The Italians have the all best games

(Even if they can’t make a decent paella.)

One of Iberian nationalists’ myriad minor moronisms is the dispute about whether Modern Chess was invented by the Catalan, the Valencian (sounds like Giles Tremlett fell for Francisco Camps’ hospitality), or the Spanish Nation, each of them una, grande y ever so slightly slightly tiresome. However, it’s reasonable to suppose that “Italian” and other foreign traders living in “Cataloonia/Valencia/Spain” were responsible for a fair proportion of the innovations nowadays claimed as their own by the local rabbit-stranglers, having got around somewhat more. A simple Homeric ballad, first noted in 1605 and apparently based directly on Gallic models, throws a brief ray on contemporary beliefs. A knight returns disguised to his wife, and, in order to test her love, recounts that [he] has been killed by a man from Milan at a game resembling backgammon in the house of a Valencian Genoan, whose daughter right bitter wept, the slut:

Caballero de lejas tierras,
llegáos acá y paréis,
hinquedes la lanza en tierra,
vuestro caballo arrendéis.
Preguntaros he por nuevas
si mi esposo conocéis.
-Vuestro marido, señora,
decid ¿de qué señas es?
-Mi marido es mozo y blanco,
gentil hombre y bien cortés,
muy gran jugador de tablas
y también del ajedrez,
En el pomo de su espada
armas trae de un marqués,
y un ropón de brocado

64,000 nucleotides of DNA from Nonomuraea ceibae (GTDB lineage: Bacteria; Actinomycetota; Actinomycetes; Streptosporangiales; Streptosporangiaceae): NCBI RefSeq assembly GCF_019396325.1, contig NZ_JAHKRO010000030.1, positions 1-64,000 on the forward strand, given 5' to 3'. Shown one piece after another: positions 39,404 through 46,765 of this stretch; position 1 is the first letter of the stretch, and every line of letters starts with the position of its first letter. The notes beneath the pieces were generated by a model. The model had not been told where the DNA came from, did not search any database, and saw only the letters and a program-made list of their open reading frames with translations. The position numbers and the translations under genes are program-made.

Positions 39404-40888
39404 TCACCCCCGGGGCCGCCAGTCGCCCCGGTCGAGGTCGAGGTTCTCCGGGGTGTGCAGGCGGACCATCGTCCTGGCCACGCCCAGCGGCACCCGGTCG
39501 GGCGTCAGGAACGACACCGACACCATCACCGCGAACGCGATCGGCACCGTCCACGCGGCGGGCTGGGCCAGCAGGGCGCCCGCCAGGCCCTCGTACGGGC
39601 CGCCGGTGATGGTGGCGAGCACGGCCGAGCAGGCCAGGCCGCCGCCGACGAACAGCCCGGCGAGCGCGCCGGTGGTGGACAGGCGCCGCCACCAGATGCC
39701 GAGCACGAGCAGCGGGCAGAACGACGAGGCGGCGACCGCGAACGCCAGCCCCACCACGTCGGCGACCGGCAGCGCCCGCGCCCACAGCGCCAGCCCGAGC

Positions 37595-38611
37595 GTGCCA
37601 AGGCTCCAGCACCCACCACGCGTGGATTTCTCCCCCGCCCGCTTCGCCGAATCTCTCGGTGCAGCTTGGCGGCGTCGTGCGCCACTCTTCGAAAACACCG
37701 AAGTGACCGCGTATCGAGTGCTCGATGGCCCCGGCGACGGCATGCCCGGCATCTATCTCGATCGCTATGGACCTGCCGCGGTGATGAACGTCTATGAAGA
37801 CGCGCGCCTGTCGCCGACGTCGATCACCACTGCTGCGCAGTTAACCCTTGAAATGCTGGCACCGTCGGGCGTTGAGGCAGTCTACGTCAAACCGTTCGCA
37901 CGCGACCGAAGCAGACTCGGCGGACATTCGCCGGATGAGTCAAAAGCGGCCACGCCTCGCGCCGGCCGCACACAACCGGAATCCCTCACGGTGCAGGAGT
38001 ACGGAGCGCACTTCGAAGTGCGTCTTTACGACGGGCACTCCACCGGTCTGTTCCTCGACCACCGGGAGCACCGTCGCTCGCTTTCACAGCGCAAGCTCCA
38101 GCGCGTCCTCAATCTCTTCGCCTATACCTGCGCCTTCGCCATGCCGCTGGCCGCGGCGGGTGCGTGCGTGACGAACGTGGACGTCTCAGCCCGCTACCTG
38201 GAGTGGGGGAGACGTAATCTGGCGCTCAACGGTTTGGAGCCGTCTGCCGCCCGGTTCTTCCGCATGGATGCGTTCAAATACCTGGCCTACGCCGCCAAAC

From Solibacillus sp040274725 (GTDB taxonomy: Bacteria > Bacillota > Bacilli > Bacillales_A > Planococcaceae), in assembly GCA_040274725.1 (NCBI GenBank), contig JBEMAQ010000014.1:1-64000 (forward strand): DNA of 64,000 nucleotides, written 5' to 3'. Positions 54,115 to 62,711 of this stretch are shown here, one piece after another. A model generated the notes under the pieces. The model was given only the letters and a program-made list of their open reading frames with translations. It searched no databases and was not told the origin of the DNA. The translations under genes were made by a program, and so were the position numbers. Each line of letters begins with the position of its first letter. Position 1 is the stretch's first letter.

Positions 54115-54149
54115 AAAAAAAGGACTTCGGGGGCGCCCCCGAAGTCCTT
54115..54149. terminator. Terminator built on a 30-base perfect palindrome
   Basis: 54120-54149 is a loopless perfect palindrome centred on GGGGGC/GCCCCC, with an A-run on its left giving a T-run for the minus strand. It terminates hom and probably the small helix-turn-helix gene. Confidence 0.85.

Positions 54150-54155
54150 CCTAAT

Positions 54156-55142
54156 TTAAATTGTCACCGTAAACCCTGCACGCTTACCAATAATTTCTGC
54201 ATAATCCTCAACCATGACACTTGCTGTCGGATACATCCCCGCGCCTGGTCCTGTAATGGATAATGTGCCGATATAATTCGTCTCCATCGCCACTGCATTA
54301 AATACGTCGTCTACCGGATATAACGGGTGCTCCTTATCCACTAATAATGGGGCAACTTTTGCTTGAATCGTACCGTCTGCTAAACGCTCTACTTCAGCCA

y de carmesí al envés;
cabe el fierro de la lanza
trae un pendón portugués,
que ganó en unas justas
a un valiente francés.
-Por esas señas, señora,
tu marido muerto es;
En Valencia le mataron,
en casa de un ginovés,
sobre el juego de las tablas
lo matara un milanés.
Muchas damas lo lloraban,
caballeros con arnés,
sobre todo lo lloraba
la hija del ginovés;
todos dicen a una voz
que su enamorada es;
si habéis de tomar amores,
por otro a mí no dejéis.
-No me lo mandéis, señor,
señor, no me lo mandéis,
que antes que eso hiciese,
señor, monja me veréis.
-No os metáis monja, señora,
pues que hacerlo no podéis,
que vuestro marido amado
delante de vos lo tenéis.

The version collected by Kurt Schindler in the late 1920s makes the husband a dice man whose mortal game ends in a house of gypsies–another standard ethnic plot device–while other versions sensibly abandon the gambling motif altogether. I may sing some of them after lunch, interspersing ritornelli on the Valencian bagpipes.

Is Karpov & Kasparov a better or worse promotional deal for Valencia than Woody Allen was for Barcelona? Are the Russian (they don’t look Azerbaijani) ladies who appear to have followed the camp followers of the famous double act perhaps more to Mr Camps’ taste than la Cruz? Who actually gives a toss?

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